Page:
We know D.C. Get our free newsletter to stay in the know.
What should a wealthy, worldly old man do when he’s smitten with a beautiful, independent, but underemployed young woman? Nothing, more or less, is the answer provided by Claude Sautet’s Nelly et Monsieur Arnaud, one of those quiet, deliberate French films in which not very much happens. It’s precisely what doesn’t happen, however, that makes this austere film poignant.
Sautet has come into his own recently, some 45 years after he began his directing career. He has long made modest, hushed films about the French bourgeoisie, but only lately have they become something more than pleasant and well-crafted. Nelly is not as quietly convulsive as its stunning predecessor, Un Coeur en Hiver, but both films share the devastating sense of loss with which they conclude. A heart in winter is apparently what Sautet’s has become, and it’s generally agreed that this is the 72-year-old director’s most autobiographical film, emotionally if not narratively.
Nelly opens with Monsieur Arnaud (Michel Serrault), a well-dressed old man, sitting in a Paris cafe. As will gradually be revealed, Arnaud began his career as a magistrate in French Polynesia, but later became a successful businessman. (“We got rich on real estate,” he reminisces, “making Paris ugly.”) Long separated from his wife, who lives with another man in Geneva, Arnaud seldom sees his children. (One tiny joke in this Apple-infested movie is that Arnaud’s son works for Microsoft.) These days, he occupies himself with walks, cafes, and his memoirs. “Boredom is humiliating,” he muses.
Arnaud has a young counterpart in this film, but it’s not Nelly. Laid off from her publishing job, the young woman (Emmanuelle Béart, also at the center of Un Coeur en Hiver) works steadfastly at a variety of part-time tasks, from desktop publishing to staffing the counter at a neighborhood bakery. Nelly’s industriousness helps support her nearly inanimate husband Jérôme, who has seldom left their apartment since he lost his job almost a year before. Nelly is introduced to Arnaud at a cafe by a mutual friend, Jacqueline (Claire Nadeau), and he’s soon offering to pay her back rent. It’s an offer Nelly refuses, but only until she impulsively realizes how much accepting it will upset Jérôme.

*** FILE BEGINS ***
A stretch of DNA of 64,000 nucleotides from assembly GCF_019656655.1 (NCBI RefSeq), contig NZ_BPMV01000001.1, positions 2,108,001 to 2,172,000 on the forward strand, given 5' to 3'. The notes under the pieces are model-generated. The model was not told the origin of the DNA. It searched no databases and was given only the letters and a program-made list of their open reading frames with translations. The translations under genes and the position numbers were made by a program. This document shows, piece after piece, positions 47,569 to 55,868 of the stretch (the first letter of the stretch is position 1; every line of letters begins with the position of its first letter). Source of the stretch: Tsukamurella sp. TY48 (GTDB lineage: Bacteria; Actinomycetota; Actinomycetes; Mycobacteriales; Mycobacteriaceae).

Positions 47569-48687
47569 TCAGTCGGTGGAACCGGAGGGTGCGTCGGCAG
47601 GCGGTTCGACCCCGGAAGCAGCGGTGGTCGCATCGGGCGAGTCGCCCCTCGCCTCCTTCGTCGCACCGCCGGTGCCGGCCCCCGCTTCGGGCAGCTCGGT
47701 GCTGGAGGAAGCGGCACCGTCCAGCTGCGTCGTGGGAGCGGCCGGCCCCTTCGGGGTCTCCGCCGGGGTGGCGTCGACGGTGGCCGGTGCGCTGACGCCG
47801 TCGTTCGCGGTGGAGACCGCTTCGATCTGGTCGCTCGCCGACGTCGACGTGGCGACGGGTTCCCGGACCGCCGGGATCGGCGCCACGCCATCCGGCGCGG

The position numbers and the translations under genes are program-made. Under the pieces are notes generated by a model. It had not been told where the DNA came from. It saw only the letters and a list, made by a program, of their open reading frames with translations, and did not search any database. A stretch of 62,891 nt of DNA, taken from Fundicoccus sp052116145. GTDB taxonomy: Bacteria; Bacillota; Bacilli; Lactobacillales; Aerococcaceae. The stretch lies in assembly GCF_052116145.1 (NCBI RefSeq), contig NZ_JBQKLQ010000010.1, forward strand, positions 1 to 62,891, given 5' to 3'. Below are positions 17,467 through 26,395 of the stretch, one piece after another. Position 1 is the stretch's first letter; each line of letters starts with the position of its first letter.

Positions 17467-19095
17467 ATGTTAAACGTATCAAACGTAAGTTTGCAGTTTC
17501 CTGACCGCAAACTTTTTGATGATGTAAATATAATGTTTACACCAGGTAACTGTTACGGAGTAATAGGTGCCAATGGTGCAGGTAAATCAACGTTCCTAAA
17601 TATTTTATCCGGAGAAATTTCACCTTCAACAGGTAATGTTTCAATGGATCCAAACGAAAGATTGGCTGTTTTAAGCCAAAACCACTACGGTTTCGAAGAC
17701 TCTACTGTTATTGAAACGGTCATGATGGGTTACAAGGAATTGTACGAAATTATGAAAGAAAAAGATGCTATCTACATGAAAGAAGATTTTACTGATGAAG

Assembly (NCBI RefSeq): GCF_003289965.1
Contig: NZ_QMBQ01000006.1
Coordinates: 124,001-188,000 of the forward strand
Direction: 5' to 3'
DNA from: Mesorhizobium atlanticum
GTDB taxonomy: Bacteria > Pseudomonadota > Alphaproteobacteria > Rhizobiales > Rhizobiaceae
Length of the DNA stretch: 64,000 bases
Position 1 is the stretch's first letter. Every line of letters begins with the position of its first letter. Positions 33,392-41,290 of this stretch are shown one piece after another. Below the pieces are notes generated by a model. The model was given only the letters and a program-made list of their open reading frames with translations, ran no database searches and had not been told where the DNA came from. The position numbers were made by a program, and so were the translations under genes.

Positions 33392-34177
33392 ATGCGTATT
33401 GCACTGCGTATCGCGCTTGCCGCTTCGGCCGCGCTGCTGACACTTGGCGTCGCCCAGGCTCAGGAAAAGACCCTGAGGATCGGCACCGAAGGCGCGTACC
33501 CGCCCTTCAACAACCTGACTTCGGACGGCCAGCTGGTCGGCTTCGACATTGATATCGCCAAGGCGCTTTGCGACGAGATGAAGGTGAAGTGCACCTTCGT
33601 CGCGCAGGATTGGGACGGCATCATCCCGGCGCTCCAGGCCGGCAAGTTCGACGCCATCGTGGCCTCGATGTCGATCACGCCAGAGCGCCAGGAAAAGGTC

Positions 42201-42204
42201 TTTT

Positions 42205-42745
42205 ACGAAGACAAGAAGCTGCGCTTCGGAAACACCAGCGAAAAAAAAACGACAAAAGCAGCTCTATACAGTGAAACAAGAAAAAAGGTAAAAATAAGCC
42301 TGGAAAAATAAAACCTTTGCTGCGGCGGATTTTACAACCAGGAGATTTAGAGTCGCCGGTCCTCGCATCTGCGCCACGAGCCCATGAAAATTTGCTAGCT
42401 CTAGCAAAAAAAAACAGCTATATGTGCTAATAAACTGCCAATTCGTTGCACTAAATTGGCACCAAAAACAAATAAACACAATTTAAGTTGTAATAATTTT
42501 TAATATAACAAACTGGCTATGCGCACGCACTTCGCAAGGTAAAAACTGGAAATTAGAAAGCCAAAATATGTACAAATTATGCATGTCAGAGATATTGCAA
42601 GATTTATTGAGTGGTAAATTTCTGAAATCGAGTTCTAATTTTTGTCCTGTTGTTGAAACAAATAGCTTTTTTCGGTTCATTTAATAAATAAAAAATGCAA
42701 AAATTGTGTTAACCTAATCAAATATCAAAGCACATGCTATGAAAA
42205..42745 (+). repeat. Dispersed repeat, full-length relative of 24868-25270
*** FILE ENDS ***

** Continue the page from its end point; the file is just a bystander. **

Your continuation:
As the two become friends, Arnaud offers Nelly a job typing his memoirs, a position that soon expands to that of editor and confidante. Nelly leaves Jérôme, but not to live in her wealthy patron’s roomy apartment. Instead, she rents a tiny studio and sublimates her new feelings for Arnaud into a romance with his publisher, Vincent (Jean-Hugues Anglade), a middle-aged playboy. Arnaud is not pleased by this development, which doesn’t entirely satisfy Nelly, either.
Scripted by Sautet with Jacques Fieschi and Yves Ullmann, Nelly is a portrait of lives so superficially comfortable that some might find them tiresome and irrelevant. (Indeed, some of Sautet’s earlier efforts were just that.) Unlike many European films that attract upscale American audiences, however, Nelly doesn’t merely exalt Old World ideals of gracious living and elegant dining. Arnaud and Nelly are as universal as anyone who’s ever thought twice about pursuing a powerful but potentially hazardous desire.
As his films have developed a deeper resonance, Sautet’s style has not changed: It’s still unobtrusive and unflashy, emphasizing acting and dialogue while underplaying directorial control. Although Nelly is clearly set in the contemporary Paris of digitized images and chain-store bakeries, it has a timeless feel. Subsequent events in the lives of Jacqueline and Jérôme gently mock the melodramatic repercussions of human entanglements, but Arnaud and Nelly’s near-miss romance retains the purity and intensity of a relationship never tested by fulfillment. Appropriately enough for the work of a 72-year old director, Nelly is a film both haunted by and reconciled to regret.